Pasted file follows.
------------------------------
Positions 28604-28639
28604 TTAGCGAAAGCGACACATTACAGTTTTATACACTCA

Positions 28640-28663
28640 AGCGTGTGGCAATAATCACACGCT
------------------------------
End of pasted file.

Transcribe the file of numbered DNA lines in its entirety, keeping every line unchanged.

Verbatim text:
Positions 28604-28639
28604 TTAGCGAAAGCGACACATTACAGTTTTATACACTCA

Positions 28640-28663
28640 AGCGTGTGGCAATAATCACACGCT